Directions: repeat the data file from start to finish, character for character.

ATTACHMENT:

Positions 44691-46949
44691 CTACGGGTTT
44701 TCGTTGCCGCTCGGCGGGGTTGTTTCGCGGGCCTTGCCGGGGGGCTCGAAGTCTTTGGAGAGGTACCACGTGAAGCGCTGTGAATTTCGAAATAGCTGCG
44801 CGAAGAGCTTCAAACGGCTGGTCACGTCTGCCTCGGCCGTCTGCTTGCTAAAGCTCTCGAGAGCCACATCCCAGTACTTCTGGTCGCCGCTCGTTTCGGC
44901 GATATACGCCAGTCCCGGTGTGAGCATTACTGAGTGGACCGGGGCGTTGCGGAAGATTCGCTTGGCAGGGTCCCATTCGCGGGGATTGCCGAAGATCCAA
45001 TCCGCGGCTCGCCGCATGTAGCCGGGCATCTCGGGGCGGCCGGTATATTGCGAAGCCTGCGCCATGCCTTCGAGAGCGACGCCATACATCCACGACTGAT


Positions 44691-46949
44691 CTACGGGTTT
44701 TCGTTGCCGCTCGGCGGGGTTGTTTCGCGGGCCTTGCCGGGGGGCTCGAAGTCTTTGGAGAGGTACCACGTGAAGCGCTGTGAATTTCGAAATAGCTGCG
44801 CGAAGAGCTTCAAACGGCTGGTCACGTCTGCCTCGGCCGTCTGCTTGCTAAAGCTCTCGAGAGCCACATCCCAGTACTTCTGGTCGCCGCTCGTTTCGGC
44901 GATATACGCCAGTCCCGGTGTGAGCATTACTGAGTGGACCGGGGCGTTGCGGAAGATTCGCTTGGCAGGGTCCCATTCGCGGGGATTGCCGAAGATCCAA
45001 TCCGCGGCTCGCCGCATGTAGCCGGGCATCTCGGGGCGGCCGGTATATTGCGAAGCCTGCGCCATGCCTTCGAGAGCGACGCCATACATCCACGACTGAT